"Tell me something, Rufus. Something you shouldn't." Not because I'm going to run off with you, but just to add that little bit of angst lubrication you always bring to the table before I fling myself and my family into yet another bizarre abyss. "I never wanted to weigh in about your relationship with Bart," he says quietly, and she nods. "I was... Afraid of what I might say." So was she. She inches forward on her bench, every nerve and muscle screaming, come on come on come on: "Which was?" Oh, he looks like a man but damn, he breaks just like a little girl: "I let you go on your wedding day because I was afraid I couldn't give you what you needed. I wasn't sure what I needed. And I have regretted it every day since." Chuck sees them mooning at each other and pulls out a gun. I mean, his phone.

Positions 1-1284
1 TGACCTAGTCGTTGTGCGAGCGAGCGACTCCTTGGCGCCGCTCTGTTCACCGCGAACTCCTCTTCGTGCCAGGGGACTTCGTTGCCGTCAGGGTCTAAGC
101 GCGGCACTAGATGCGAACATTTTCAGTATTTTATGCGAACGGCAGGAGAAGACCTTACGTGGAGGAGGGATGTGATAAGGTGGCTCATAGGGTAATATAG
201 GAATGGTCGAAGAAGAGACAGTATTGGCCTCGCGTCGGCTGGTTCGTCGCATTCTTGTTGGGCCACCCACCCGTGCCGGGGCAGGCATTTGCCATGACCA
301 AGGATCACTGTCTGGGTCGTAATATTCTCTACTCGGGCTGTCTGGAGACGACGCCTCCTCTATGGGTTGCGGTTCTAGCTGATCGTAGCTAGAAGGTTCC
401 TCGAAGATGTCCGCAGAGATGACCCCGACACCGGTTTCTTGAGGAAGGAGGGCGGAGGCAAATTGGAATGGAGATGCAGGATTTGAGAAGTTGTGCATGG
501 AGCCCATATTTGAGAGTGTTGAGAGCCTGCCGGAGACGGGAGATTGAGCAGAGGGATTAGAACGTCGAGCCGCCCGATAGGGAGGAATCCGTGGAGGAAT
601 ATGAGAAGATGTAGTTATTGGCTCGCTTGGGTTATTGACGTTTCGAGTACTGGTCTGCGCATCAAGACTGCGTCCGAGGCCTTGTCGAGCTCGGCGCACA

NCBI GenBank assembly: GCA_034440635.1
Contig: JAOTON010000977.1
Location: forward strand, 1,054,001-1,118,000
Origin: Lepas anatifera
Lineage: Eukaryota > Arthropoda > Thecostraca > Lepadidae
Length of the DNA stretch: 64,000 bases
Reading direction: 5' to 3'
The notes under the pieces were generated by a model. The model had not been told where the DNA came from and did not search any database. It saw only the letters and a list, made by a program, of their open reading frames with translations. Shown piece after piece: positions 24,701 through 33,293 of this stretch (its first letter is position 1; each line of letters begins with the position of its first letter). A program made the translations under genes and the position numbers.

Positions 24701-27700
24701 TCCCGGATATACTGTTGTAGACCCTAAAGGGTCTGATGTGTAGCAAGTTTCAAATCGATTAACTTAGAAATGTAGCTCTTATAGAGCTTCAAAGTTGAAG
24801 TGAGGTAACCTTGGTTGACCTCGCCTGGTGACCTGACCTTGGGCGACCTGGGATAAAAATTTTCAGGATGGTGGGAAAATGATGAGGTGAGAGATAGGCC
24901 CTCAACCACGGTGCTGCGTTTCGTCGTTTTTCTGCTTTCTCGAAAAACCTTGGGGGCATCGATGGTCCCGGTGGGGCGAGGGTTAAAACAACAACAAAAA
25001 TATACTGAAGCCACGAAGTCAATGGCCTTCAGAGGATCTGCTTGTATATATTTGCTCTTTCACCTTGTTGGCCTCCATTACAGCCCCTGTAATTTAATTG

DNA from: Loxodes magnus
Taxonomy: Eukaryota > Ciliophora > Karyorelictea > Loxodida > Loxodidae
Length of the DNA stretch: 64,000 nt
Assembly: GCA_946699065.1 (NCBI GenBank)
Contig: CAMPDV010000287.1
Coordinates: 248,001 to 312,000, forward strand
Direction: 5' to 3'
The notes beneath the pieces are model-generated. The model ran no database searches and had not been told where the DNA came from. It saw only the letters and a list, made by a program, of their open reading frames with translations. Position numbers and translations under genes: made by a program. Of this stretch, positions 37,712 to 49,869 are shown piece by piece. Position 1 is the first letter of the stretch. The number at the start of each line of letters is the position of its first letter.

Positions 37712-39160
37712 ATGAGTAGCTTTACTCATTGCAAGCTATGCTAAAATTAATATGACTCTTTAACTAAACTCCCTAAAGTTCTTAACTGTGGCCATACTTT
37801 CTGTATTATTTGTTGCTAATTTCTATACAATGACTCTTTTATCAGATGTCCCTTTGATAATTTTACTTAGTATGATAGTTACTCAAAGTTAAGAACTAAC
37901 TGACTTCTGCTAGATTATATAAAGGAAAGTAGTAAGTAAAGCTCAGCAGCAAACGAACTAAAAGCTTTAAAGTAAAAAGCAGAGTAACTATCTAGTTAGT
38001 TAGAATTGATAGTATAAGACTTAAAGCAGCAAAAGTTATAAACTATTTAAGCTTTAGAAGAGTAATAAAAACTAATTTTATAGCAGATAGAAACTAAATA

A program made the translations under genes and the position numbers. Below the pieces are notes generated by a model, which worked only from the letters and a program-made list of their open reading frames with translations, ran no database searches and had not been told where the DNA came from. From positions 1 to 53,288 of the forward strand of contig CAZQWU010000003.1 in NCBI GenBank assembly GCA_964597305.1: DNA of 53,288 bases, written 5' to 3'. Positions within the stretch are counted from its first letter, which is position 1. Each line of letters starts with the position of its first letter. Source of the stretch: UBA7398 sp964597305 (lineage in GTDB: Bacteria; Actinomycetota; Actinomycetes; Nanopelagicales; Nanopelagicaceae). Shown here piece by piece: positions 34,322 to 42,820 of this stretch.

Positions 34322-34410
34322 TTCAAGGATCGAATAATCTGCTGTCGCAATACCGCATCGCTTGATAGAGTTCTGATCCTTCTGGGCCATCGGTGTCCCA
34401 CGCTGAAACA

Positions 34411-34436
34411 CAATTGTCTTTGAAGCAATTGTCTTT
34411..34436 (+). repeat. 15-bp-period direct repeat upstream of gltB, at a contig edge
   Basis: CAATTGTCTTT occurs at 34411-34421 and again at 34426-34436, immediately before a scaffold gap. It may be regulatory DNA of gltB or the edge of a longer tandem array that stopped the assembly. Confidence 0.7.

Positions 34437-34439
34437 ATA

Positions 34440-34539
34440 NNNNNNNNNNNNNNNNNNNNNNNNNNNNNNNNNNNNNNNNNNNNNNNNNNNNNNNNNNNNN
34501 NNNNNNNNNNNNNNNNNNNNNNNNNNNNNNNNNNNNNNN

In the limo, Bart is reminding the PI that he done got fired before the Miami trip, and the greaseball is like, "Okay, but first you have to hear this amazing shit I found out." Chuck calls right then and goes, "She's here. Lily's at the Ball. With Rufus Humphrey. And from what I'm seeing, you should figure something out and get down here now." Bart hangs up and asks the PI what he's got; he hates to do this, to break another promise, but sometimes knowing all you can before you head into battle is the only way everybody can win, and that's the thing he kept trying to tell her.
But I was still sort of incensed at this point, because the commercial break is just long enough for you to go, "That's lame. Chuck would never do that, because Chuck is focused on the family. His father's love is ego and it's something he will always want and need, but Chuck has done some impressive shit to keep this family together before. Either he honestly thinks Lily's jumping ship and he's just trying to get everything out on the table, or he ... is acting really out of character. I didn't like it, it seemed mean. But then after the commercial, he strides directly over to Lily, who stands up guiltily and wonders how bad it's about to get. "You've been good for him. Good for us. I always liked you, regardless of how I may have acted." She makes her "and?" face. "He's on his way here."